Proposal for A New 'Manhattan' Project
for Global Peace, Prosperity and Security (2001)

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After 50 years there is a clear challenge to make global institutions such as the UN, IMF, World Bank and GATT (now WTO) more effective in achieving peace, prosperity, equity, stability and harmony in the world.

Moreover since September 11th 2001, it is paramount that cultural issues be addressed, and that effective communication and cooperation across cultural divides be developed, in reforming the global system:

  • culture is critical to the goals of social / political development and to the rate / scale of economic performance; and
  • cultural differences are an obstacle to communication and a potential source of international misunderstanding and distrust.

To meet these challenges it is proposed that the US sponsor / establish a cross-cultural world project, a New 'Manhattan' Project for Global Peace and Prosperity, on behalf of the US-led Coalition against Terror.

The New Manhattan Project (NMP) would be a world collective of excellence, experience and enterprise, working through a cross-cultural set of specialist teams and practitioner / stakeholder forums, that could point the way to a stronger framework for global peace and security.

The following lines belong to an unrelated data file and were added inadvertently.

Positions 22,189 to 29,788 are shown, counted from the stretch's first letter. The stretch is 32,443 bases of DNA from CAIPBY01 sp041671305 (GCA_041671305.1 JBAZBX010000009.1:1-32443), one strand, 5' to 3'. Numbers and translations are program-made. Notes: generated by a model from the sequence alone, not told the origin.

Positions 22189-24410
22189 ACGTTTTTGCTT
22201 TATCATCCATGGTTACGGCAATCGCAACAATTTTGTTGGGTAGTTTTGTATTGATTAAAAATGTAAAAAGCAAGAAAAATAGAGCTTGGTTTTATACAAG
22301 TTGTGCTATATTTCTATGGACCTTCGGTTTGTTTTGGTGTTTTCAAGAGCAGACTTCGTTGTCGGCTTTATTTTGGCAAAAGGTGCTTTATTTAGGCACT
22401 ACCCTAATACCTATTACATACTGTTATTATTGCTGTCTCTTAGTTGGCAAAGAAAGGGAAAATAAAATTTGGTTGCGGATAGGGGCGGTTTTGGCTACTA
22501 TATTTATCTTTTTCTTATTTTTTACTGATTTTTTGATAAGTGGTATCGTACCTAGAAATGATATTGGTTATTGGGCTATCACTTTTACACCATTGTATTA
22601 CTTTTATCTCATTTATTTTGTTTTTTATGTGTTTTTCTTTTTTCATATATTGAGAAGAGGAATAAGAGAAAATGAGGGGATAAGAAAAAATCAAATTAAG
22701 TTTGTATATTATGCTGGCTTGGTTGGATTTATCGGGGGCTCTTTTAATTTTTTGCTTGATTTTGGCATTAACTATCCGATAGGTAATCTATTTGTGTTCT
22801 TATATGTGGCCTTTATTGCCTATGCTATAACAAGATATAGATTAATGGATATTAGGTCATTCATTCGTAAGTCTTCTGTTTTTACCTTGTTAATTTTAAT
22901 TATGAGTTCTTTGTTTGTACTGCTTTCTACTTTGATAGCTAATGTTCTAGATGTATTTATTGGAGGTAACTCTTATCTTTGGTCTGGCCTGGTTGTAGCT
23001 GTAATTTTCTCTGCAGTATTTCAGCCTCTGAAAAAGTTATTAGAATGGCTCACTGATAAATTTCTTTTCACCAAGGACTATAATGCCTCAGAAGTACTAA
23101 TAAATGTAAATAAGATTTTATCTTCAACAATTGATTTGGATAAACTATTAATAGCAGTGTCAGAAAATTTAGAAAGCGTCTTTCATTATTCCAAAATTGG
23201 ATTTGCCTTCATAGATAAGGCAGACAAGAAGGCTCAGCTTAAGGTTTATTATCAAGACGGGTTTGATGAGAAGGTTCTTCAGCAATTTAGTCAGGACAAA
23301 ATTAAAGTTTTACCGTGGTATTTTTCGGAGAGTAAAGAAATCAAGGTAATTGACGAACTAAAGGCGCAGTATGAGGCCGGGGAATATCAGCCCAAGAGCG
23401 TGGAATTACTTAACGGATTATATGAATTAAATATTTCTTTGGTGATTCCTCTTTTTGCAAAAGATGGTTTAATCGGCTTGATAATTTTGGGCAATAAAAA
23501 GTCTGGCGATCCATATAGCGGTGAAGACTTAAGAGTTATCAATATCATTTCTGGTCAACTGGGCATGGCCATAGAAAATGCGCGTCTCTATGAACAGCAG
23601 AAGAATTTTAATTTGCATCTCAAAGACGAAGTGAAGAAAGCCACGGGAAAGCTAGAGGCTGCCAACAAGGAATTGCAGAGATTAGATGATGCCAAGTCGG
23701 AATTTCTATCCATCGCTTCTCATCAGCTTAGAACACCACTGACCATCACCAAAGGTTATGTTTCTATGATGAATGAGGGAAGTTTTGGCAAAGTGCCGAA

Aims of the NMP

  • develop realistic medium to long term strategies for promoting global peace and prosperity - thereby reducing global inequity, increasing ecological sustainability, better reconciling cultural differences and potentially curbing hate and terror;
  • engage stakeholders, from affected organizations and from communities in the developed and developing world, in evaluating and implementing these strategies in culturally effective ways; and
  • create a model cross-cultural community for ongoing informed interaction on social, historical, cultural and technological issues.

Cardinal Objectives

  • to review, re-develop and strengthen the United Nations and its agencies;
  • to reform the IMF, World Bank and World Trade Organization through a new 'Bretton Woods' process involving developed and developing regions;
  • to develop modern 'Marshall Aid' programs for the world's most disadvantaged regions such as some in Africa, the Middle East and South / Central Asia;
  • to develop strategies for developing regions to appropriately adapt Western systems for technological change, innovation and education that allow such regions to assimilate / manage these processes and their ongoing refinement; and
  • to develop global strategies for coping humanely with, and caring for, large people flows due to conflict / oppression, social / economic failures or environmental disasters.

Characteristics of the NMP

NMP would integrate the work of leaders, experts, scholars and practitioners in a multi-level project involving: